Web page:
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Investors still keen on petrol station market says Christie & Co
06 September, 2019
Steve Rodell, managing director – retail at Christie & Co

Investors’ appetite for petrol filling stations and convenience stores remains very strong, according to the latest report from property adviser, Christie & Co.

Its report, UK Alternatives Investment Index: H1 2019, provides an overview of currently achievable yields on prime and secondary investments across various subsectors. The report finds that the average yield on prime investments across UK alternatives as a whole ranged from 3.5% to 7.5%.

Prime investments in the petrol filling station sector showed much greater compression compared with the average, with 5% to 5.5%, while secondary investment yields demonstrated a slightly greater spread ranging from 6.5% to 9%.

Generally, investors in this space look for long-lease investments of around 20 to 25 years and strong covenants. As supply of these high quality, attractive assets is limited, and there is good availability of debt finance at competitive levels, Christie & Co anticipates the yields for these prime investments to remain stable.

The convenience retail sector demonstrates yields of 4.5% to 4.9% for prime investments and 5.5% to 7.5% for secondary investments. As investors have moved away from high street retail towards food retail, Christie & Co identifies convenience store and smaller format supermarkets as the more resilient and attractive investments.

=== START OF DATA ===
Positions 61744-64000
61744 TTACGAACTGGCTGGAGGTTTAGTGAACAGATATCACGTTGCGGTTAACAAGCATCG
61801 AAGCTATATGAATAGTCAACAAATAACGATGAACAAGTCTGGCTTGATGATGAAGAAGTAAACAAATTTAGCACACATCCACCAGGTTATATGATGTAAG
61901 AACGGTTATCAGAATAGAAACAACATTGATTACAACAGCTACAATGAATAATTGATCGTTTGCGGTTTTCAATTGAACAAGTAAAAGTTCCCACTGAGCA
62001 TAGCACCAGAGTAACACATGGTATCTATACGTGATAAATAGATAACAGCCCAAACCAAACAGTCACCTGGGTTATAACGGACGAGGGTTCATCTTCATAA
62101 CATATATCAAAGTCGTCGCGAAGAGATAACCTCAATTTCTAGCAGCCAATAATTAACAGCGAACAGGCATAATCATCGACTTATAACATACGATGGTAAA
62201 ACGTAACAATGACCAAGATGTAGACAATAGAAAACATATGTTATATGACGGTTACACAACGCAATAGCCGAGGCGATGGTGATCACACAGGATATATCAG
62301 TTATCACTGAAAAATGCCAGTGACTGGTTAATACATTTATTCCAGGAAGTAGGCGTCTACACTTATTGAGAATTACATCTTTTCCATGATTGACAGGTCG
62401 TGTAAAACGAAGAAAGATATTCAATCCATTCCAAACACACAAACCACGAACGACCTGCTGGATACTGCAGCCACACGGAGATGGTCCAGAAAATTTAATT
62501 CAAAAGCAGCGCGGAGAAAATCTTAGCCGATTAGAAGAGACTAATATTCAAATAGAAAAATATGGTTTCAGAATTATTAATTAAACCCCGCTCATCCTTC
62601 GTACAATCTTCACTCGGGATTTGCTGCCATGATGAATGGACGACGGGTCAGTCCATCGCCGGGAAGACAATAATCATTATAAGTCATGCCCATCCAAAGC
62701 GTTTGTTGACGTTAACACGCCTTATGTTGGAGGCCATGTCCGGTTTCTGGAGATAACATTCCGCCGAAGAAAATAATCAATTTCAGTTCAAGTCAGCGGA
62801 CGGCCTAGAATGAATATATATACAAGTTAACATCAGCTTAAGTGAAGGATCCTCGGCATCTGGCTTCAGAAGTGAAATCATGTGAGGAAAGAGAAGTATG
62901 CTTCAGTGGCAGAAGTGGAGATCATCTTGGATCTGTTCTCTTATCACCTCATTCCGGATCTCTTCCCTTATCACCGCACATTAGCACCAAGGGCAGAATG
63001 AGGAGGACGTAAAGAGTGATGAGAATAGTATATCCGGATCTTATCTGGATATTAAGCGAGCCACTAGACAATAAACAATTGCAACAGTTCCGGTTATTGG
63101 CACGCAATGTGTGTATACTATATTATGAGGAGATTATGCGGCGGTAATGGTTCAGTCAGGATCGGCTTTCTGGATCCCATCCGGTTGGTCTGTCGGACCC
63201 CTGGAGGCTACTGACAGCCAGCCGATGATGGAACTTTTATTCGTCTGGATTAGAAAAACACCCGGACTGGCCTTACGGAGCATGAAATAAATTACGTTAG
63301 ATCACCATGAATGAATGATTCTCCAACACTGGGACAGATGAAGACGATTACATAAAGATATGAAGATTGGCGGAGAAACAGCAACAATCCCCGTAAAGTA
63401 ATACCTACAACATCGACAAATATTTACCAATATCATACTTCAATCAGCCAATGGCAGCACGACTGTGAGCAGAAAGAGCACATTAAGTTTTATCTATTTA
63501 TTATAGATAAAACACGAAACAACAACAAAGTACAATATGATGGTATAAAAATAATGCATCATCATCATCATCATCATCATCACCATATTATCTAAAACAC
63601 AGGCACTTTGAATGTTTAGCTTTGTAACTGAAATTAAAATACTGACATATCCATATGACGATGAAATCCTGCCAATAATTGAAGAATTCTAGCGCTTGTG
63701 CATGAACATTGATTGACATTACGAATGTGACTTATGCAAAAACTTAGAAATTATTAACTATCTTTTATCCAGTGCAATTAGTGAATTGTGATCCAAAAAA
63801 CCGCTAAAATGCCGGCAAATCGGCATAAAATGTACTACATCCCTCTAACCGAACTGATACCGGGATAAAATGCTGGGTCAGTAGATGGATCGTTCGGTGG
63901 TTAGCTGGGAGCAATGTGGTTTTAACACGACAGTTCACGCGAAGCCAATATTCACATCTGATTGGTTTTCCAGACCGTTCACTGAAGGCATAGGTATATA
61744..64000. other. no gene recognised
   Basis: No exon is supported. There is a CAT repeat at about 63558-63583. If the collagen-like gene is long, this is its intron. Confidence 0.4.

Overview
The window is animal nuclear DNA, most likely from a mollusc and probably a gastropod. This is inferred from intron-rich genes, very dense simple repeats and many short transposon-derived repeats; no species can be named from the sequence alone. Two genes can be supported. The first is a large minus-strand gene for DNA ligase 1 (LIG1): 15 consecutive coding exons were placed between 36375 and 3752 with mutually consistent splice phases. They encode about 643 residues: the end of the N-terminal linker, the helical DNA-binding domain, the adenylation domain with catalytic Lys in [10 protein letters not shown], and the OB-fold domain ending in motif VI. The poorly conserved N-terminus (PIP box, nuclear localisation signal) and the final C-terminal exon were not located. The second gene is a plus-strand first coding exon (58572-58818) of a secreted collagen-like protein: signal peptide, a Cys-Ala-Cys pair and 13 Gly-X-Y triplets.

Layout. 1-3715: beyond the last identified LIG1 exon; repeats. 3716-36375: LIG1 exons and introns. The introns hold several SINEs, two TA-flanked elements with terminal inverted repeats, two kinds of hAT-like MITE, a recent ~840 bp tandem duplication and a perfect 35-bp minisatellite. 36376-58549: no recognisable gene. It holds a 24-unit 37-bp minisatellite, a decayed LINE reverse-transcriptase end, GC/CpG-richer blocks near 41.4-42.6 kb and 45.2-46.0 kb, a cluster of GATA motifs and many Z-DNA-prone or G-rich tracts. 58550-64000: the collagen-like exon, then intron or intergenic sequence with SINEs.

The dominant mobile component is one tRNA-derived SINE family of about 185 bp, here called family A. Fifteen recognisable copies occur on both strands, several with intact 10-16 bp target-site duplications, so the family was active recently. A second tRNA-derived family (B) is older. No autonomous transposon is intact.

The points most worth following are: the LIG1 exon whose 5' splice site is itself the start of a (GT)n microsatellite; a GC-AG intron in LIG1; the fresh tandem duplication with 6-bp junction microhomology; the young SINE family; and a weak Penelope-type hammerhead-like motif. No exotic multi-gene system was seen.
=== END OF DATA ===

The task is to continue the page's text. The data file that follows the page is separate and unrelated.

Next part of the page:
Smaller funds, private investors and family offices are seen to be the most active in this space particularly for lot sizes below £1.5m and Christie & Co notes that this is likely to be the case throughout 2019.

Steve Rodell, managing director – retail at Christie & Co, commented: “The market for convenience retail investments is well established and will remain buoyant against fading interest in high street occupiers. Petrol stations also remain in demand despite some concerns over their long-term viability in the face of alternative fuels. Occupier demand speaks volumes in the other direction and well-located roadside retails sites will always hold strong underlying residual value.”


When a major car manufacturer like Ford predicts that sales of its electrified cars will outnumber petrol and diesel models by 2022, does that ring alarm bells about the possible speed of change for forecourts?